Kitzhaber Scandal Grows as Oregonian Calls for Governor to QuitAlison Vekshin
An ethics scandal tied to energy policy consulting work performed by Oregon Governor John Kitzhaber’s fiancée is intensifying, with the state’s largest newspaper calling on the fourth-term Democrat to quit.
“More ugliness may surface, but it should be clear by now to Kitzhaber that his credibility has evaporated to such a degree that he can no longer serve effectively as governor,” according to an editorial published Wednesday. “If he wants to serve his constituents he should resign.”
The Oregon Government Ethics Commission is reviewing a complaint the state Republican Party filed against Kitzhaber and another that former state Representative Vicki Berger filed against Cylvia Hayes, said Ron Bersin, the commission’s executive director.
Bersin declined to offer details on the allegations, saying they were confidential through the preliminary review period.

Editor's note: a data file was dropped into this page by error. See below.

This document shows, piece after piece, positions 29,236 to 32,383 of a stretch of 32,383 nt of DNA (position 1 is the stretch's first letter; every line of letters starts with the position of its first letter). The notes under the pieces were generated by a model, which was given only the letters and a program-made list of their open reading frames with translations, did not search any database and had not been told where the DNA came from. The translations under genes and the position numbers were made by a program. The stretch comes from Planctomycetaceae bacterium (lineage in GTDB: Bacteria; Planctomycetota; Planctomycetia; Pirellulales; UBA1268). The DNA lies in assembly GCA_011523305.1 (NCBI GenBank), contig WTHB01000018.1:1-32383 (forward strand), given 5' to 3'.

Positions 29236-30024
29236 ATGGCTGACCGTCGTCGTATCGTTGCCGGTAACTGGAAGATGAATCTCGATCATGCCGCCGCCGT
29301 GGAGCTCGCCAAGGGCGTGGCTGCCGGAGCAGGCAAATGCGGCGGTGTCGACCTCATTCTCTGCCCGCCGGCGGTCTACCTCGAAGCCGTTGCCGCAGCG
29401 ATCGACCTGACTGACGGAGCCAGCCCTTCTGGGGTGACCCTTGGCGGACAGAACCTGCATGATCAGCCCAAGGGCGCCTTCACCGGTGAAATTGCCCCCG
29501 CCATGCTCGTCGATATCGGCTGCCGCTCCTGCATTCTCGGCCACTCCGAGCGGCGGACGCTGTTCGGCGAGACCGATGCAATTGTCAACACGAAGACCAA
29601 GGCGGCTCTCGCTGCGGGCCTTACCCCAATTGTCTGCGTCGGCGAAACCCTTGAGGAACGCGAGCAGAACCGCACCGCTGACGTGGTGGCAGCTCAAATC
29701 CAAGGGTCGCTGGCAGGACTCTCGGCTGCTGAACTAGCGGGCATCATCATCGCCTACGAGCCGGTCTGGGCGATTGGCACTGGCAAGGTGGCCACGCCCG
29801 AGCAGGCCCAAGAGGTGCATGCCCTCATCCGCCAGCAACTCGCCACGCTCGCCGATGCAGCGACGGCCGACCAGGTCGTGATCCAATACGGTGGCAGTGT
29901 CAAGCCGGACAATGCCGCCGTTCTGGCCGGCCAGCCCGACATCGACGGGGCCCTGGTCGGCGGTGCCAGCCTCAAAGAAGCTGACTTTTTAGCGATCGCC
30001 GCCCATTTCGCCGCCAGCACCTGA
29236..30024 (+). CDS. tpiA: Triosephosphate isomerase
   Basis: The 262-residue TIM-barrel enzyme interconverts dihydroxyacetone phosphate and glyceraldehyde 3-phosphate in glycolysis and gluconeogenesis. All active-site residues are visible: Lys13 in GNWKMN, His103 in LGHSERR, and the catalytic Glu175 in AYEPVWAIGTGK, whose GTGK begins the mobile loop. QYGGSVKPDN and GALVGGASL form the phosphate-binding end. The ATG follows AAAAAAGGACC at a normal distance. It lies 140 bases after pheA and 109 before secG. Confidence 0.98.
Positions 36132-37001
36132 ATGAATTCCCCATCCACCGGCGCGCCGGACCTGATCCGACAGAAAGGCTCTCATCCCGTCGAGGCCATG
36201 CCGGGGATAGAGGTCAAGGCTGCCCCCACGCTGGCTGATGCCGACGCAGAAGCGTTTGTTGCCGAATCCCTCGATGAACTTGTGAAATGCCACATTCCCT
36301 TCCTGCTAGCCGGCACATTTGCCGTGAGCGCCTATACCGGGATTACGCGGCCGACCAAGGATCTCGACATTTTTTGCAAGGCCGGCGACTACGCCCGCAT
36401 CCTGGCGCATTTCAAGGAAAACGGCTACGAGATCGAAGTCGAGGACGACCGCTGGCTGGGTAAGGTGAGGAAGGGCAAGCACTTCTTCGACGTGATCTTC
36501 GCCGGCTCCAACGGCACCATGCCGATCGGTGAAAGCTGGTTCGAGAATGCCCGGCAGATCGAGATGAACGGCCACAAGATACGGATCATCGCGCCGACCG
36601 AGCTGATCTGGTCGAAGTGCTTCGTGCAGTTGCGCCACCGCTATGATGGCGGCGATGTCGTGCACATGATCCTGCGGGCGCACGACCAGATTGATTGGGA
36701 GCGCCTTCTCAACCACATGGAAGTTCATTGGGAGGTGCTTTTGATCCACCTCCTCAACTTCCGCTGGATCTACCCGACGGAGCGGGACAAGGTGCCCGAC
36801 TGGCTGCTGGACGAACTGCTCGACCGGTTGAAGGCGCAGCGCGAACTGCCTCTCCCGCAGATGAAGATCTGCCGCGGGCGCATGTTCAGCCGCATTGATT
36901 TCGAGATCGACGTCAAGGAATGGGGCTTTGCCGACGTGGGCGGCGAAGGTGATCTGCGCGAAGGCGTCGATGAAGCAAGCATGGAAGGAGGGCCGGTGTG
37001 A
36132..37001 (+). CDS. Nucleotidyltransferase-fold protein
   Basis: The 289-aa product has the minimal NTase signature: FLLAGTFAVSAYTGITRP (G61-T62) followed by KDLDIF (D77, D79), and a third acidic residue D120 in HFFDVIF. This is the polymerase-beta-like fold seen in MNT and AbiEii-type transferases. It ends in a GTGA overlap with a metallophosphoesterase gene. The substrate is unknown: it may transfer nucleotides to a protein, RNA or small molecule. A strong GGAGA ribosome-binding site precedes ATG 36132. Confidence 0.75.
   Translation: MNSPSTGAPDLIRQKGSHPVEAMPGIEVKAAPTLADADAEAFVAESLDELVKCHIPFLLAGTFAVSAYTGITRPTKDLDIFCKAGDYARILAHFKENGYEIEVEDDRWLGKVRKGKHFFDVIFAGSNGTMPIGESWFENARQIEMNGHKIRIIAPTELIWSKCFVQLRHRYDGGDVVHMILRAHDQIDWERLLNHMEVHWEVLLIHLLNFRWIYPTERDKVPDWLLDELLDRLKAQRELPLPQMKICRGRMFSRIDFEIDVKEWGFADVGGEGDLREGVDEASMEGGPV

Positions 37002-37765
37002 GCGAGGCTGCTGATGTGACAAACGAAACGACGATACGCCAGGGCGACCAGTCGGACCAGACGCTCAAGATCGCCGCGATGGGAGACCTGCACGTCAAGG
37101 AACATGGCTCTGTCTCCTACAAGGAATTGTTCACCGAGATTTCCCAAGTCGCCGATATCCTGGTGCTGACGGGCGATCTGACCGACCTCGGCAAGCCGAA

Kitzhaber, an emergency-room doctor re-elected in November, said at a Jan. 30 news conference that Hayes, who has acted as the state’s first lady, would no longer have a policy role in his administration and said he won’t resign. Hayes became engaged to Kitzhaber in August.
“I was elected to serve the citizens of the state of Oregon and I intend to continue to do so,” Kitzhaber, a 67-year-old Democrat, said today in a statement.
His office didn’t immediately return calls requesting further comment. Hayes didn’t respond to a voicemail left at her firm.
Allegations first surfaced in a Willamette Week article in October that Hayes was using her position as a policy adviser to the governor on clean energy and economic development for personal gain.
Kitzhaber, an experienced politician, bears responsibility for allowing Hayes’s use of public resources, including staff time and her first lady title, for professional gain, “ostensibly under Kitzhaber’s watchful eye,” the Oregonian editorial said.
“His public persona has taken a hit, but it’s unknown if he’s still able to govern,” said Jim Moore, a political science professor at Pacific University in Forest Grove, Oregon. “We’re going to find out because our Legislature just started meeting on Monday.”